Parenting Styles

Parenting styles has recently been a hot topic. Experts differ on their opinions of the best parenting styles. This article offers information on several different parenting styles, allowing you to decide which parenting style works best for you and your family.

Everyone who read the news about the "Tiger Mother" has had reason to think about the extreme differences in parenting styles that spring from different cultures, different philosophies, and different views of childhood. Trying to understand parenting styles is challenging. This is especially true because different experts say different things.

For example, one website refers the the four styles of parenting. Another refers to three styles of parenting. The contradictions can be confusing. One site that refers to four styles of parenting calls the four "Authoritarian," "Authoritative," "Permissive," and "Uninvolved." The first parenting style is parenting by a set of strict rules without explanation; the second is parenting with strict rules and a flexible attitude that is open to democracy to some degree; the third parenting style is indulgent, setting few standards for behavior and few expectations; the fourth parenting style doesn't go beyond fulfilling the child's basic needs. 

Dr. Phil describes three styles on his website: Authoritarian Parenting, Equalitarian Parenting, and Permissive Parenting. He crosses these with three types of child: rebellious, cooperative, and passive, and discusses how good or poor the match of parenting style is with each type of child.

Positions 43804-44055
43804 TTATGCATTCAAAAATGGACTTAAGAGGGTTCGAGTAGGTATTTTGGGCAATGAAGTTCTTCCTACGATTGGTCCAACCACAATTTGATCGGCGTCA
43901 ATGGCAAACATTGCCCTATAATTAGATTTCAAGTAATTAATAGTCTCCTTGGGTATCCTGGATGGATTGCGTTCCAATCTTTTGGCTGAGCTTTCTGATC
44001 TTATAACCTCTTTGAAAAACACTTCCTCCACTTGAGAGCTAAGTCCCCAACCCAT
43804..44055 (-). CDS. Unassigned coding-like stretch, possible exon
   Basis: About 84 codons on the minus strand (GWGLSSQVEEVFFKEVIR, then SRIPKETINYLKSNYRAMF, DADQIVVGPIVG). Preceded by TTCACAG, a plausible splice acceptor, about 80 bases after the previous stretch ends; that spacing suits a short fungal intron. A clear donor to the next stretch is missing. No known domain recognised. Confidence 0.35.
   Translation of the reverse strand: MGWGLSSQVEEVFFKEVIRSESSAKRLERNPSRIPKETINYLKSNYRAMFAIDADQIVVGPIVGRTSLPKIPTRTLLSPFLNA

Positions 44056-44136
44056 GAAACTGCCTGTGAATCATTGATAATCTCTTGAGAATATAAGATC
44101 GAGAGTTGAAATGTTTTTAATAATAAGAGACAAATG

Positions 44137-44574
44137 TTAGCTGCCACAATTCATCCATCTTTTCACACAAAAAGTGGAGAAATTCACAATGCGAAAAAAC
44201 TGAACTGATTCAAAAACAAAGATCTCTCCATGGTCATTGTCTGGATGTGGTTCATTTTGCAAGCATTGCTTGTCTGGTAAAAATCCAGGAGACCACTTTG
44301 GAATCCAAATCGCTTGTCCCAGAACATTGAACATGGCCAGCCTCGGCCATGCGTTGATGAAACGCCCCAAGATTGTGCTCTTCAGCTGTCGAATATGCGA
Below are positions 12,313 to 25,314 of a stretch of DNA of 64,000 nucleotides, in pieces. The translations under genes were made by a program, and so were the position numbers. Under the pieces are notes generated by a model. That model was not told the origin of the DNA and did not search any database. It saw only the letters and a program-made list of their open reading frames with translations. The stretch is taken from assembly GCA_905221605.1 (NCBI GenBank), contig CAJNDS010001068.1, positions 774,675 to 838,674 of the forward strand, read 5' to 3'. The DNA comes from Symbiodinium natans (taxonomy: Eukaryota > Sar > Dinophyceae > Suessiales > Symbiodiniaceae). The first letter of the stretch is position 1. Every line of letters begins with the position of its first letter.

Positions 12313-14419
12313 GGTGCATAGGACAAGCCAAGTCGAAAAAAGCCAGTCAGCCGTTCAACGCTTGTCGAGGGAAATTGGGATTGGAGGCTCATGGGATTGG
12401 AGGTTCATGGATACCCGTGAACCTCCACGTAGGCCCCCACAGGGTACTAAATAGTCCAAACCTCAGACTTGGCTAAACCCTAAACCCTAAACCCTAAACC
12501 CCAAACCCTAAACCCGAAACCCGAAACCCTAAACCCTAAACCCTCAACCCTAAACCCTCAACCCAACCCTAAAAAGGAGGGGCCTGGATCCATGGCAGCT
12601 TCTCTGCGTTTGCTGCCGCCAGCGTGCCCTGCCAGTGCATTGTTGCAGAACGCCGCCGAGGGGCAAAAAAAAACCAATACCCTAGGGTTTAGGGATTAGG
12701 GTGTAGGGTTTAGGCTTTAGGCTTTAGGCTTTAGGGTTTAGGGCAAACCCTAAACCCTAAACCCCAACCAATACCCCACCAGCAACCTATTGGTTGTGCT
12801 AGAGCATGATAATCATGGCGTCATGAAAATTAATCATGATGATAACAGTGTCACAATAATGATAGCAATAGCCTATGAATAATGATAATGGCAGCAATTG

While the Authoritarian and Permissive categories in the two systems may be fairly close matches, the Authoritative, Equalitarian, and Uninvolved parents seem to be distinct, giving us a total of five styles of parenting from the two systems. There are also parents who consciously adopt aspects of more than one system: those who choose to be, say, authoritative about some matters, and more permissive about other, less important, things.

In addition, anyone with more than one child knows that even a parent who tries to be consistent may need to modify his or her style when faced with a child who responds differently. If you have one shy child and one outgoing child, one child who prefers the "life of the mind" and another who excels at sports, or one who's basically cheerful and one who's a pessimist, adaptation is the name of the game. This type of parent who tries to flexibly adapt his or her parenting style to meet the needs of his or her particular child or children is not discussed in either the three-style or the four-style system.

These two systems also ignore many other identified parenting approaches, including "Slow parenting," which aims to allow children to fully experience childhood and take an exploratory approach to the world.

They also ignore dysfunctional parenting approaches, such as the over-concerned, so-called "helicopter" parent, always hovering over the child, and ranging through a range of abusive parenting styles that can be extremely damaging to children. The parent who is physically or verbally abusive has a parenting style - not one that should be held up for emulation, but nevertheless of a type that can be singled out and identified as a way that a parent interacts with a child and not fitting into the categories offered by the 3- and 4-style systems.


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